Day 7

Getting unstuck and the value of testing

Not much to report today. I got a little stuck on an issue with using cookies in my Rails integration tests. I’m trying to use a cookie to sign a user in for testing purposes and something’s not quite working. I need to revisit the testing documentation here and see if that helps clear it up.

I’m hoping that looking at it tomorrow with fresh eyes will bring clarity. It’s easy to get frustrated when something doesn’t click, but you need to find a way to get unstuck. Stepping away for a bit can really help. Showing your work to a friend or colleague can also be helpful. Sometimes all it takes is explaining it to someone else for you to see where the problem is. If I can’t figure it out tomorrow, I’ll try explaining it here and see if that helps.

It sometimes feels like I get stuck more frequently while writing my tests than I do on writing my code, which is really frustrating. I frequently wonder whether it might be better to test differently, test less, or abandon testing altogether.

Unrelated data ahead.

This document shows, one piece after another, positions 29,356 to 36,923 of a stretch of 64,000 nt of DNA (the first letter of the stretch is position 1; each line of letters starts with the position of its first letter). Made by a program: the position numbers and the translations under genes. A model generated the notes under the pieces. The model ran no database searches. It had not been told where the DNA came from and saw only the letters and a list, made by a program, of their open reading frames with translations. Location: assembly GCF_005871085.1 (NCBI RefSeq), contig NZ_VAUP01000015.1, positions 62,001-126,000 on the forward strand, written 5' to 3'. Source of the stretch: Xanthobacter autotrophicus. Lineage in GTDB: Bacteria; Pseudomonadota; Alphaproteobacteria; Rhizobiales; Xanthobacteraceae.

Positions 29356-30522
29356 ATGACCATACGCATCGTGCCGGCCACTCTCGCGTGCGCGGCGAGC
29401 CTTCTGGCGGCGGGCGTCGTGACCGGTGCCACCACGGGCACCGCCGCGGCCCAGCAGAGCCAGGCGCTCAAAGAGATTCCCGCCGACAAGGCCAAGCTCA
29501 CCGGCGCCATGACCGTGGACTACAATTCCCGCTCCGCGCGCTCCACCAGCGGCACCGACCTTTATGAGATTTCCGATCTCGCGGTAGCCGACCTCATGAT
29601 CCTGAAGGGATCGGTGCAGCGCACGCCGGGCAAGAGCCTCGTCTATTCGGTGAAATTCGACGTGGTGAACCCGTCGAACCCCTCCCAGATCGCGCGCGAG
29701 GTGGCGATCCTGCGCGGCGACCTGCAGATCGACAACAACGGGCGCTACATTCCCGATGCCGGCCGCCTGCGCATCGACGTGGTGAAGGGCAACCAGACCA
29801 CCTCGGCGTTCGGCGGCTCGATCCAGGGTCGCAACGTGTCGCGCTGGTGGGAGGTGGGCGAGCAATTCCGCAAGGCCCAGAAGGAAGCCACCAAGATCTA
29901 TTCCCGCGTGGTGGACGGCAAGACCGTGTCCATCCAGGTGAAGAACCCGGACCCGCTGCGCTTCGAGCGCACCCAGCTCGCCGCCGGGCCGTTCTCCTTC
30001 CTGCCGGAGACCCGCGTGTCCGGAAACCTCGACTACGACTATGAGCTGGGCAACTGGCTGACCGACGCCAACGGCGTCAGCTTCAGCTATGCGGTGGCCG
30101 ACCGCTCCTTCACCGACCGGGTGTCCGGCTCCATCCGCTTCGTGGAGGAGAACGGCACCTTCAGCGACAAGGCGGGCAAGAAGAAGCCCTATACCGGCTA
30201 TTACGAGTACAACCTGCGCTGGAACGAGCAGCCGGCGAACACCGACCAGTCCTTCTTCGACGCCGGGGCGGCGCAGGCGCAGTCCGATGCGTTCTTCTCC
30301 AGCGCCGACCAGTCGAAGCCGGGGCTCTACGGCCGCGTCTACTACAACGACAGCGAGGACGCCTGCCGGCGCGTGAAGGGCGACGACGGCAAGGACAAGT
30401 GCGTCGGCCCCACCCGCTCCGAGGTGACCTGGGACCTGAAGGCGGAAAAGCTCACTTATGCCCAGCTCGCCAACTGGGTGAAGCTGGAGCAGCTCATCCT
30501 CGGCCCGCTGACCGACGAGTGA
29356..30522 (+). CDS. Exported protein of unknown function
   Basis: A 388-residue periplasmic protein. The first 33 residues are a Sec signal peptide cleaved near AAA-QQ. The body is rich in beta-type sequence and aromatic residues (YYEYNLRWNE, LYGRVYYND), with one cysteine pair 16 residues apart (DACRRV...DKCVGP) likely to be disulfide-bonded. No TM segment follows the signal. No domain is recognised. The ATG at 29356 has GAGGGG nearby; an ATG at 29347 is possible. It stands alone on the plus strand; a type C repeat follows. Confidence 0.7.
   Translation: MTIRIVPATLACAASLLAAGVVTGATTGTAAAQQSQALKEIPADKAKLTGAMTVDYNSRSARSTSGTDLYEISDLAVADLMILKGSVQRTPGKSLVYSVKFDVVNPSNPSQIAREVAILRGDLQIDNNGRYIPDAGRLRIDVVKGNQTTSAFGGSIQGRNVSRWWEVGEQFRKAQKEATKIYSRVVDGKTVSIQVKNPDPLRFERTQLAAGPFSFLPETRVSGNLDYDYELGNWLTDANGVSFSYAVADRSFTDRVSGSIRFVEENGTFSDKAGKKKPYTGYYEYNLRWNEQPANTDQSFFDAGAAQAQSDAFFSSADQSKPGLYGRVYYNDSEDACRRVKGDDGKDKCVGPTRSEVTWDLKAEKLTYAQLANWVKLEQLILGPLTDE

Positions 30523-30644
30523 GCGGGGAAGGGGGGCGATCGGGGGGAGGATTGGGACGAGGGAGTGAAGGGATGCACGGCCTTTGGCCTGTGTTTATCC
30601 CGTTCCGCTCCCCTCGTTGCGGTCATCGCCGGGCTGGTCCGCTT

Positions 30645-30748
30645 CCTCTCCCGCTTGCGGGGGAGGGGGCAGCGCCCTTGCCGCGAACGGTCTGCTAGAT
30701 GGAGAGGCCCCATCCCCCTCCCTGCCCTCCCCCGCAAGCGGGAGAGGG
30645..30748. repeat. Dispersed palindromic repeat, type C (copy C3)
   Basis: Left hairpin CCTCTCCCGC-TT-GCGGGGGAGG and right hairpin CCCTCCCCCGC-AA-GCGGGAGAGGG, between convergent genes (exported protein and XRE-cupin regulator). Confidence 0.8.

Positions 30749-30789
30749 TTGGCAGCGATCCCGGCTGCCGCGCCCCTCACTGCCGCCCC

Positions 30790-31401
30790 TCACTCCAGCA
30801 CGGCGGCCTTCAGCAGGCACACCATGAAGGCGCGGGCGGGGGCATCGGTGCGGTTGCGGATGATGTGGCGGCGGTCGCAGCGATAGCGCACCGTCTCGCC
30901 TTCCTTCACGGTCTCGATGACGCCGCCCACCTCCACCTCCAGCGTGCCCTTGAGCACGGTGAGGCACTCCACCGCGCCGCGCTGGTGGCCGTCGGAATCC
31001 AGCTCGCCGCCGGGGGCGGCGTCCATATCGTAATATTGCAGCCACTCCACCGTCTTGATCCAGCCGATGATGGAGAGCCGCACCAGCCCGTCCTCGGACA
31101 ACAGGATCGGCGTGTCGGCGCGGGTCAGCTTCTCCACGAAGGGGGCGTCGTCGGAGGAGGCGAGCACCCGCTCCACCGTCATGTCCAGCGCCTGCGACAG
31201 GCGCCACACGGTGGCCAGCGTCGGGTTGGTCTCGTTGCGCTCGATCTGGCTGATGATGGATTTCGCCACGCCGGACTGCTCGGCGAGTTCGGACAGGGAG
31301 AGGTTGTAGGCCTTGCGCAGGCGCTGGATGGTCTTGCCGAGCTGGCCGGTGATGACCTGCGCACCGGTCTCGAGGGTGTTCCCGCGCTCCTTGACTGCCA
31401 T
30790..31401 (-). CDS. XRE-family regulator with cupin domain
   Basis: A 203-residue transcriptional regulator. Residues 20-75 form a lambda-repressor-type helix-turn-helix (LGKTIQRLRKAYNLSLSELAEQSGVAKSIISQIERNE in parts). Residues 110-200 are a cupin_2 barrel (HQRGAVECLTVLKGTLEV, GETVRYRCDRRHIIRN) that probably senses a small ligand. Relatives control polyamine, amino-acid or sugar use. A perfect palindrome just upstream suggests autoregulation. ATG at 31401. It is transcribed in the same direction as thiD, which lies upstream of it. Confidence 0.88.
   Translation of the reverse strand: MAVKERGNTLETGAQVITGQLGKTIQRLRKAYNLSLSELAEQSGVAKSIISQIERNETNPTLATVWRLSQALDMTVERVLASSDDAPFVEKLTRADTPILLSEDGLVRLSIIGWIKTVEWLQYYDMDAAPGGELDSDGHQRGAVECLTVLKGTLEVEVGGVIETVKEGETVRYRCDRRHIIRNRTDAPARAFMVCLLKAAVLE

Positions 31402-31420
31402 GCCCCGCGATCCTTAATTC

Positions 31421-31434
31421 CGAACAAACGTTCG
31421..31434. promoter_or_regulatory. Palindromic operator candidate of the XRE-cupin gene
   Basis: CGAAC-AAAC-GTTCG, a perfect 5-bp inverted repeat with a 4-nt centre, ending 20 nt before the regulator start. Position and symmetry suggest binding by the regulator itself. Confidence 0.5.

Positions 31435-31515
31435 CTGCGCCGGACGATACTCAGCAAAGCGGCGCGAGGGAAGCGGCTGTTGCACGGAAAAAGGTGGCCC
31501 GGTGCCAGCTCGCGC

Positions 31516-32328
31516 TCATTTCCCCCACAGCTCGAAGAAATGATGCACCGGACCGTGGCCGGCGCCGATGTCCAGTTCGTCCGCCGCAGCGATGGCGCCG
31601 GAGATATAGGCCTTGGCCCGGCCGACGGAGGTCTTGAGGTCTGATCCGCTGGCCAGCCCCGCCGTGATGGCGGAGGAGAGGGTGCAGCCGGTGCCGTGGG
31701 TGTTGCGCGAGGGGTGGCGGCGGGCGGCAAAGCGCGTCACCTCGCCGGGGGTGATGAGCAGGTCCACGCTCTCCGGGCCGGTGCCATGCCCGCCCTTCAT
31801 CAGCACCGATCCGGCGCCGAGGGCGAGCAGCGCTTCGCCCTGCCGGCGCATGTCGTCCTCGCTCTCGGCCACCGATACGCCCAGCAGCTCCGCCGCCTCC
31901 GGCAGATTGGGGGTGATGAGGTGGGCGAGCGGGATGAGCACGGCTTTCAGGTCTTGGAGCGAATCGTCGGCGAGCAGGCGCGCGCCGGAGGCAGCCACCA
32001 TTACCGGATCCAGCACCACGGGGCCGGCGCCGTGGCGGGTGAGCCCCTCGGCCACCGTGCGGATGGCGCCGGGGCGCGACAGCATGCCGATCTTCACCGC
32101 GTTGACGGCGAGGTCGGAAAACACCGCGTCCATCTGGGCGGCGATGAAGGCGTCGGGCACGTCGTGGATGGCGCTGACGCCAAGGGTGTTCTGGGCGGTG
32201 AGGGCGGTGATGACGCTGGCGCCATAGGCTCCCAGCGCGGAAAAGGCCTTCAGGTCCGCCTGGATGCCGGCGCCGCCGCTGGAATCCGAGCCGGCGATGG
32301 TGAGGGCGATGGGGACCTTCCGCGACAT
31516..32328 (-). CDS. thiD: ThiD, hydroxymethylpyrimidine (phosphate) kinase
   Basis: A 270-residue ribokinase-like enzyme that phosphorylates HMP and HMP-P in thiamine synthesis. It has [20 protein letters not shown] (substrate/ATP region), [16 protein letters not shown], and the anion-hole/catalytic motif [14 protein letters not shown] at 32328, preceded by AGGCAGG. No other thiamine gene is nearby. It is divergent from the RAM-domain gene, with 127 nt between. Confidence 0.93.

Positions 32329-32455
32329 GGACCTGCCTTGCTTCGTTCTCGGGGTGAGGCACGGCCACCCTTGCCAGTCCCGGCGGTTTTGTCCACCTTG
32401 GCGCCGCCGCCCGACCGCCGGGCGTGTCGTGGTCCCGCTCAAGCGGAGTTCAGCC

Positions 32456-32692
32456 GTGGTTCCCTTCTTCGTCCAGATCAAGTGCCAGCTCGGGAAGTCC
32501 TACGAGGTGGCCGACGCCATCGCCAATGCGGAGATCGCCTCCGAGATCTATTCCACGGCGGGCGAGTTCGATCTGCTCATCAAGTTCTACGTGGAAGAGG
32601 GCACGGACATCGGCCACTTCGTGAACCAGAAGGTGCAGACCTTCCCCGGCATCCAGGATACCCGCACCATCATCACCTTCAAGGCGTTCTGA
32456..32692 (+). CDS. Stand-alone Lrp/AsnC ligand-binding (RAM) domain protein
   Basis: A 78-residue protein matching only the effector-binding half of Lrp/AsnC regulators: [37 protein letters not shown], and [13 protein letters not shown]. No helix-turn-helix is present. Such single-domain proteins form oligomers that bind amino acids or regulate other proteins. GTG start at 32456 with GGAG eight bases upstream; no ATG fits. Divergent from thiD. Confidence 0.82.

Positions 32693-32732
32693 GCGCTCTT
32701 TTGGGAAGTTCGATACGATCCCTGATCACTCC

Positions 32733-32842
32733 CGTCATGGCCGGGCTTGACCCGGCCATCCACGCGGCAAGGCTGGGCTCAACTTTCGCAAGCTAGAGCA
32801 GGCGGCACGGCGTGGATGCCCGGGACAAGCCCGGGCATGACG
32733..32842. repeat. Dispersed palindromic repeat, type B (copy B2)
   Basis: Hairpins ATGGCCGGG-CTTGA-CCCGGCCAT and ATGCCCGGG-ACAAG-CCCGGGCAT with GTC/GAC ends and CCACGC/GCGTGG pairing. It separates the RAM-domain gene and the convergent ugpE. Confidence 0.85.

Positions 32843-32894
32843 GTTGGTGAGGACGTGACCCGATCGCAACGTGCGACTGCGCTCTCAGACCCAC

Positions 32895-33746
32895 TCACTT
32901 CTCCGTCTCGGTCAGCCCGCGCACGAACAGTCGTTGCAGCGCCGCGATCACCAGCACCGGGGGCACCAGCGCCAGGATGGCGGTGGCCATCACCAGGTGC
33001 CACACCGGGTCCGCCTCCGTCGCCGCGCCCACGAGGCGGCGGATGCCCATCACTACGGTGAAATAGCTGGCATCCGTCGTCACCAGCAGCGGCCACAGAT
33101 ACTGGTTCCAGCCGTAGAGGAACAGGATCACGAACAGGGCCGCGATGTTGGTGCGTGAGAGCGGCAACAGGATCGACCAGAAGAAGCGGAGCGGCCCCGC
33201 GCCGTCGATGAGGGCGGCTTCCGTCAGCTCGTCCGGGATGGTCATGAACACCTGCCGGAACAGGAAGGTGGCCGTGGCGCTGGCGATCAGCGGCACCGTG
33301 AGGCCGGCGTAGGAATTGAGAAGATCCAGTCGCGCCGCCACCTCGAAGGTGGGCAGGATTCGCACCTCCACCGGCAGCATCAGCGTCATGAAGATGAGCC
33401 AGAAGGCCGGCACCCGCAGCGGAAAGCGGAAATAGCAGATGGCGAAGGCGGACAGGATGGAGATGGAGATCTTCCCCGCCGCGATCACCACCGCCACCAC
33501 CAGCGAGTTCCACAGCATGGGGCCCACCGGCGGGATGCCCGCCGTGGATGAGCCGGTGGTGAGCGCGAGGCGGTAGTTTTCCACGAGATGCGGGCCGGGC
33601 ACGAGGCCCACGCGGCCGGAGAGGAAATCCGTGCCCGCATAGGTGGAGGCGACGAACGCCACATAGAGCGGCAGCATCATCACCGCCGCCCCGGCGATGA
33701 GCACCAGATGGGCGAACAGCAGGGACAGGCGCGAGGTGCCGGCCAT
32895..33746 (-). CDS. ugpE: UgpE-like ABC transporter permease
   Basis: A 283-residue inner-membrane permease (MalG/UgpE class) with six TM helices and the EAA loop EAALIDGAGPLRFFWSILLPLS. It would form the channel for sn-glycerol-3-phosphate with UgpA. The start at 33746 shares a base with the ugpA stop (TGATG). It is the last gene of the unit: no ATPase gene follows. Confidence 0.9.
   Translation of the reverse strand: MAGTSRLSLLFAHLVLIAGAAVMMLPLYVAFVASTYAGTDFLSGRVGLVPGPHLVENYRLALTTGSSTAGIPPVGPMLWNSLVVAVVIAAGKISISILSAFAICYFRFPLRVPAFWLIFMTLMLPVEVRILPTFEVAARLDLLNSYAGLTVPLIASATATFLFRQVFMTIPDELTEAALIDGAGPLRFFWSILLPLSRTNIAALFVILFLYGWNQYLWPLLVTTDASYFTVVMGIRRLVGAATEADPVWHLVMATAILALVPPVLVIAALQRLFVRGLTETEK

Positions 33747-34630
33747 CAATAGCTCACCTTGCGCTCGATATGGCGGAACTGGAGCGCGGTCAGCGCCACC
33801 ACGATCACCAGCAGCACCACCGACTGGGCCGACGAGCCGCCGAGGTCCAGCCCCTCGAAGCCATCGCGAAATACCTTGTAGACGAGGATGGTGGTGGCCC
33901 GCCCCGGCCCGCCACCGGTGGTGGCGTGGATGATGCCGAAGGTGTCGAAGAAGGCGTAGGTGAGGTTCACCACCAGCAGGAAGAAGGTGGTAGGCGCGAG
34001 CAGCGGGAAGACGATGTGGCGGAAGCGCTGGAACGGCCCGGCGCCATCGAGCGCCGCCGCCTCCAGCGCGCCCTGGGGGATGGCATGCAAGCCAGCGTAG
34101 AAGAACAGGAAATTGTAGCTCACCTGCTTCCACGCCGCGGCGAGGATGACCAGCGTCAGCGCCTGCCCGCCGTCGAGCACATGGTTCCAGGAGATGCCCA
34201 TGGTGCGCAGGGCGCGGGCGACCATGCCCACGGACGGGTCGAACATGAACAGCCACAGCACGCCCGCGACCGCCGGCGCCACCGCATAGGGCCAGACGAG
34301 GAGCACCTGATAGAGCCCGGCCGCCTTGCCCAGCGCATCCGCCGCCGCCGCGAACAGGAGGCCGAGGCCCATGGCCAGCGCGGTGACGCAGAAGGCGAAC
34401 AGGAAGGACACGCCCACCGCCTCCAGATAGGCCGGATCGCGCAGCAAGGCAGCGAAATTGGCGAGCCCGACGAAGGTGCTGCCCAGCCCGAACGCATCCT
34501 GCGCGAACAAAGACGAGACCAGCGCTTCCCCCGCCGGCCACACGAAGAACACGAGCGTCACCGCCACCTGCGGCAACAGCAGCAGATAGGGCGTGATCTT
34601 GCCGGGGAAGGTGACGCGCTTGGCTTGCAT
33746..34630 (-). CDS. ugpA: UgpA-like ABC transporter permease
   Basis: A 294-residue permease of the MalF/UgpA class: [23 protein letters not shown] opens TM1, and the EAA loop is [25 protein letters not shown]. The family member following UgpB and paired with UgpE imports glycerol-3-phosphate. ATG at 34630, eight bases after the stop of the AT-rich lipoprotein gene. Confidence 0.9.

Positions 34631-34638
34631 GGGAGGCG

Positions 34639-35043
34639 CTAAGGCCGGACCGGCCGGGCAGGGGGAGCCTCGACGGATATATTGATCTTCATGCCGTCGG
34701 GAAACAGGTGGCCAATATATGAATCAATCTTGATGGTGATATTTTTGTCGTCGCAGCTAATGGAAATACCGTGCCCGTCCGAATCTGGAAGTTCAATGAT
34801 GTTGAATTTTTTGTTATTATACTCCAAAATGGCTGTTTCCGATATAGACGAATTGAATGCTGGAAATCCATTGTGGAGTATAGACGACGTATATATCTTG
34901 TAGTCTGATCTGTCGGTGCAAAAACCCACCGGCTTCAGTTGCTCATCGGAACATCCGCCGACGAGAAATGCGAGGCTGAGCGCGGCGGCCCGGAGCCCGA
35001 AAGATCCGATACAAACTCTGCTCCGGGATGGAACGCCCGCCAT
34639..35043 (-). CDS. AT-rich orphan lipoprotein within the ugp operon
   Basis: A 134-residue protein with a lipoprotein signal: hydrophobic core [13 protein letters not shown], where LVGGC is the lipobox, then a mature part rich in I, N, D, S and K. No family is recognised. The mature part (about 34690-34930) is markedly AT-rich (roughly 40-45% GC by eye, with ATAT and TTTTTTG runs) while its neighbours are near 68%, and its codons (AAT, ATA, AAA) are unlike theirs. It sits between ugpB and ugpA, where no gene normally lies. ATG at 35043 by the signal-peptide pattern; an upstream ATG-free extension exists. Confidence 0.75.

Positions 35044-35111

Much of the value I see in testing is in the long-term confidence it gives me in my code. I’ve written applications with little to no testing before and they reach a complexity tipping-point where unexpected things start breaking when you add new features. It’s difficult to anticipate all the consequences of building and refactoring systems of increasing complexity. There also comes a point with projects that have a long shelf-life when you may (will?) want to start upgrading the underlying libraries or language versions of your application. If you have no tests to make sure your application still works after the upgrade, it will be tougher to catch any bugs that may happen as a result.

Even with firsthand experience of these pain points, I still question the value of testing sometimes, especially for applications in the early/prototype stage. And especially after a day where it feels like I’m banging my head against my test suite instead of getting value from it. I’m trying to solve this by sticking to lightweight integration testing and not getting too carried away. Hoping this will provide a balance of covering the big things and keeping my tests from slowing me down, but the reality is that some days are still going to hurt. It’s just a bit of tough call to say whether it will be worth it in the long run.